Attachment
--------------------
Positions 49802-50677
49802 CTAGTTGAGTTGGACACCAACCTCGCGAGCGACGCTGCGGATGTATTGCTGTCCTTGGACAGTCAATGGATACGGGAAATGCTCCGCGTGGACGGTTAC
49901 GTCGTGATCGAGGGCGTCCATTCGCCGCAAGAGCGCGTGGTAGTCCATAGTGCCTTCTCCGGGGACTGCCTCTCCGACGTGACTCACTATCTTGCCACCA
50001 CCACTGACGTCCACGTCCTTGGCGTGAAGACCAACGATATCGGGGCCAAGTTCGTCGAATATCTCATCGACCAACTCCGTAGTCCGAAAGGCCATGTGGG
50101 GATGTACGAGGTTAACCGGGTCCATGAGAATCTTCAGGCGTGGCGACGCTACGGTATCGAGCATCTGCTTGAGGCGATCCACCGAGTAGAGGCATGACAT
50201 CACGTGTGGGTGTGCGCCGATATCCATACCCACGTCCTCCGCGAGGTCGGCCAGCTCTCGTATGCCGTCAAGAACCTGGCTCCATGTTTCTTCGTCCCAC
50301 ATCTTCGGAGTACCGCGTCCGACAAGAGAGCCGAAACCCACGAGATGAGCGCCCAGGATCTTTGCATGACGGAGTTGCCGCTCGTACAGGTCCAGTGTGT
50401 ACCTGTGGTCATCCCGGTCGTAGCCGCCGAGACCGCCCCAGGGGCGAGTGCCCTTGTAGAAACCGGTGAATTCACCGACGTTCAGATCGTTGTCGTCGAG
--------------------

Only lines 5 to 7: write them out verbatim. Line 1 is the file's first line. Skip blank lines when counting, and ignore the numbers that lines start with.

50101 GATGTACGAGGTTAACCGGGTCCATGAGAATCTTCAGGCGTGGCGACGCTACGGTATCGAGCATCTGCTTGAGGCGATCCACCGAGTAGAGGCATGACAT
50201 CACGTGTGGGTGTGCGCCGATATCCATACCCACGTCCTCCGCGAGGTCGGCCAGCTCTCGTATGCCGTCAAGAACCTGGCTCCATGTTTCTTCGTCCCAC
50301 ATCTTCGGAGTACCGCGTCCGACAAGAGAGCCGAAACCCACGAGATGAGCGCCCAGGATCTTTGCATGACGGAGTTGCCGCTCGTACAGGTCCAGTGTGT